The health benefits of sunlight are only now being fully understood…
Extracts taken from full article by Jane Feinmann, inews.co.uk
In 2010, Dr Richard Weller, a dermatologist at the University of Edinburgh, discovered a previously unknown biological pathway by which nitric oxide is stockpiled in our skin and activated by sunlight. Since then, he has shown that exposing volunteers to the equivalent of 30 minutes of summer sunshine without sunscreen both raises nitric oxide levels and significantly reduces blood pressure. Weller’s largest study, reported at the British Association of Dermatologists’ annual meeting in Edinburgh in July 2018, involved tracking the blood pressure of 340,000 people in 2,000 spots around the US for three years, adjusting for variables such as age and skin type. The results have proved conclusively, he claims, that the people in sunnier climates have lower blood pressure than northern neighbours because of higher levels of nitric oxide levels. Separate studies also show that mobilising nitric oxide through sunlight appears to protect against obesity and metabolic disease.
“As a dermatologist,” Weller admits, “I am in the difficult position of trying to balance the undoubted skin cancer-protecting effects of sunscreen against this growing body of evidence showing that exposure to the sun has cardiovascular benefits,” he says. Yet purely as a numbers game, he says there are reasons to go easy on the sunscreen. “Skin cancer kills surprisingly few people compared with heart disease. For every person who dies of skin cancer, more than 100 die from cardiovascular diseases,” he points out. People don’t realise this because several different diseases are lumped together under the term skin cancer. Less well known is the fact that the most common, basal-cell carcinomas, accounting for three in four of the 100,000 cases every year, can be excised relatively simply and are almost never fatal. “People who get basal-cell carcinomas are actually likely to have longer life expectancy because this type of skin cancer is strongly linked to sun exposure and tend to occur in healthy types who are outside getting plenty of sunshine and exercise,” says Weller.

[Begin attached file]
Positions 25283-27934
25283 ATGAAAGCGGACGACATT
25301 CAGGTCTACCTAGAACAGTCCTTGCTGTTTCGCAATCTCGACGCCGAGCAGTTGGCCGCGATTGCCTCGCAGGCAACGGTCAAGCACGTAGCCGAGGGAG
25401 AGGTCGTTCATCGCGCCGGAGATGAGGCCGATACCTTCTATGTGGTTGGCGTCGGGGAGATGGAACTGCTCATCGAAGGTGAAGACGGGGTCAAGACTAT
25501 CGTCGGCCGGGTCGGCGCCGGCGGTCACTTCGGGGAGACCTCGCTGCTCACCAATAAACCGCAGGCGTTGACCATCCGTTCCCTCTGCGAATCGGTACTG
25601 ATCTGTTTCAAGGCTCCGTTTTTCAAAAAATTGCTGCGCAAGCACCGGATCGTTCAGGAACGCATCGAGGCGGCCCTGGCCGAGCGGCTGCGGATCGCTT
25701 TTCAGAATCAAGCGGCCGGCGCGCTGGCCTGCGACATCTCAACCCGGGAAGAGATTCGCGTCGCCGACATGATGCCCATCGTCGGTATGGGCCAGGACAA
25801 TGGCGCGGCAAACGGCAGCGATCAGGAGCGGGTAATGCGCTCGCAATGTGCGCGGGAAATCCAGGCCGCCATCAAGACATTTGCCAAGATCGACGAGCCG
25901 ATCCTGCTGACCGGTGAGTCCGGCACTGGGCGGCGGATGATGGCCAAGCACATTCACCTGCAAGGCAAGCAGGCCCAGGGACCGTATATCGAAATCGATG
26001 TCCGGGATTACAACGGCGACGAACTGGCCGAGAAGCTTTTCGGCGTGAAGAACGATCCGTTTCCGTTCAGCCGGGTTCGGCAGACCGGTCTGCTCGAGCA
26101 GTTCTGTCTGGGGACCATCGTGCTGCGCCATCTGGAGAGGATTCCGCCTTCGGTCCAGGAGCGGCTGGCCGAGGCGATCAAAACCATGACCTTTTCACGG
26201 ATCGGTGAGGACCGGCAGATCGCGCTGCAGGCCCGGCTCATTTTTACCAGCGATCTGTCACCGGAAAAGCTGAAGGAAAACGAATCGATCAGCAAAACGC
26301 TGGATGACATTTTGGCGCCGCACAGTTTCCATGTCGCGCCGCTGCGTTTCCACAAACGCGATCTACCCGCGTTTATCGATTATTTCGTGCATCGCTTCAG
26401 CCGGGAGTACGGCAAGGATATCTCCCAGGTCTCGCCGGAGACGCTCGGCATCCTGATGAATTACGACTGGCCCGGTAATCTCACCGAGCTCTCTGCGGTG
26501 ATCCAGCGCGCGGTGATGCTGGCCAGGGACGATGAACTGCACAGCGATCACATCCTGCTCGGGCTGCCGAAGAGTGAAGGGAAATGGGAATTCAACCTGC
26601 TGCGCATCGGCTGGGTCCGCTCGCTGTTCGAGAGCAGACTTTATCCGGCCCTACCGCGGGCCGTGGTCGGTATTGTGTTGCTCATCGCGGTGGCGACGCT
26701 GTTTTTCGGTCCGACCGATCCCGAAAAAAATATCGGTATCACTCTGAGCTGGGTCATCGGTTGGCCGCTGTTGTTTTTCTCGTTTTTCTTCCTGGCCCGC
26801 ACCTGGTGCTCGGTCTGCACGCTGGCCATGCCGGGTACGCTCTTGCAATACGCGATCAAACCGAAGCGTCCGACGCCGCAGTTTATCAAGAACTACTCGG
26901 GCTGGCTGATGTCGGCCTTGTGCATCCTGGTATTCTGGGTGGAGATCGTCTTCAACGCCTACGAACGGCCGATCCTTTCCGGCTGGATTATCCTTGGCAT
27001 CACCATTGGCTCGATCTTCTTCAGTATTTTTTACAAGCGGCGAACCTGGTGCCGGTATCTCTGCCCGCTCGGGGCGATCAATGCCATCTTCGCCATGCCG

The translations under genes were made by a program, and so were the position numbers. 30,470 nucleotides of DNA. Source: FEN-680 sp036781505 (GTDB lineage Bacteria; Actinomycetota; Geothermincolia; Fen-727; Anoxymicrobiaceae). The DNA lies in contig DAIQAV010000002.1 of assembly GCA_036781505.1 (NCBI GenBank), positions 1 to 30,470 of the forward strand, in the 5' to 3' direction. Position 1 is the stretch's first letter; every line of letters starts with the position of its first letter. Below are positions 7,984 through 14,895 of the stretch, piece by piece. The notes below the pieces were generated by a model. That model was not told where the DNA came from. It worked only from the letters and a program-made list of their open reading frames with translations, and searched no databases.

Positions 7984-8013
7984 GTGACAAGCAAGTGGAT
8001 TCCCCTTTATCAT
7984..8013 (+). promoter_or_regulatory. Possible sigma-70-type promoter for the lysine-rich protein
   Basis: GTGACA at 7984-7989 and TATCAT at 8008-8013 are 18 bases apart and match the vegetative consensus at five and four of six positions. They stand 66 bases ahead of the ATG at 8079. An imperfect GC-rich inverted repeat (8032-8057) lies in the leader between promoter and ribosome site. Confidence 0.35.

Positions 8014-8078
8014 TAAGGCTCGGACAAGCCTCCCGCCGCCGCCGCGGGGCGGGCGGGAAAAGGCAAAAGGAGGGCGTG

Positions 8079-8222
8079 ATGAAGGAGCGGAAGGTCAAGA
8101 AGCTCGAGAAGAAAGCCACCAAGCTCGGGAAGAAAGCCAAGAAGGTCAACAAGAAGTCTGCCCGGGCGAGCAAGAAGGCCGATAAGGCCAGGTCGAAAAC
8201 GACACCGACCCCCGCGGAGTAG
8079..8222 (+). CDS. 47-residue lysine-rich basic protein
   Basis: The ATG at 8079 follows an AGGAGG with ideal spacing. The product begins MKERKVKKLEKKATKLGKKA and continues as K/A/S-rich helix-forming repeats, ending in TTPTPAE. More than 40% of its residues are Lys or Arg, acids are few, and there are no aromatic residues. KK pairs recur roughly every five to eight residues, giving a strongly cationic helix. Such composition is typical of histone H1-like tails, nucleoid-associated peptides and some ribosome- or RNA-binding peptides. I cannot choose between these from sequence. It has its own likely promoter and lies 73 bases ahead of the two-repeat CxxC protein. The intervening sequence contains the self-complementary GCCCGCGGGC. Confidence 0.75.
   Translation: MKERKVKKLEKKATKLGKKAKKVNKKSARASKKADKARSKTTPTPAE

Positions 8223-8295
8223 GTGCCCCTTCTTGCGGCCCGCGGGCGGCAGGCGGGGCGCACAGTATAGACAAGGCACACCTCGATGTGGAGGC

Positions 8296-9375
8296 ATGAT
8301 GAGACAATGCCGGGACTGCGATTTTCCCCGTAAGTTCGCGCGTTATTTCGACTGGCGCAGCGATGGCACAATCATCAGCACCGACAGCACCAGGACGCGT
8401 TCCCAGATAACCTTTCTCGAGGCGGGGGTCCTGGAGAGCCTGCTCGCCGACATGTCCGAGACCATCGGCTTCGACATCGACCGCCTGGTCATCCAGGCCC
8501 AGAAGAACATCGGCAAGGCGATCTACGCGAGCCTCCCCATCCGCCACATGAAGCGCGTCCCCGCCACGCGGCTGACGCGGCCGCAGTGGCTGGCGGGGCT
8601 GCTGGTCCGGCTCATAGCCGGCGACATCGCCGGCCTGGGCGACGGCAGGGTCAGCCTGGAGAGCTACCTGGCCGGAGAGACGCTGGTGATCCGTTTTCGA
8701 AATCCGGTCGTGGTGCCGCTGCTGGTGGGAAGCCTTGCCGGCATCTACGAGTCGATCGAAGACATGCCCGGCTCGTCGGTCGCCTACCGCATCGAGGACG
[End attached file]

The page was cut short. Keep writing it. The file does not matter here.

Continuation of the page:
A team, led by Professor Pelle Lindqvist, a senior research fellow in obstetrics and gynaecology, at at Sweden’s Karolinska Institute, showed conclusively that a whole range of health problems are more common in women who avoid the sun – and are also more common in winter. Indeed, when the team checked mortality rate over the 20-year period, they found that sun avoiders were twice as likely to die as sun worshippers, largely due to a greater risk of death from cardiovascular diseases such as heart attacks and strokes. “There are not many daily lifestyle choices that double your risk of dying,” points out Lindqvist. “We found avoidance of sun exposure a risk factor of the same magnitude as smoking in terms of life expectancy,”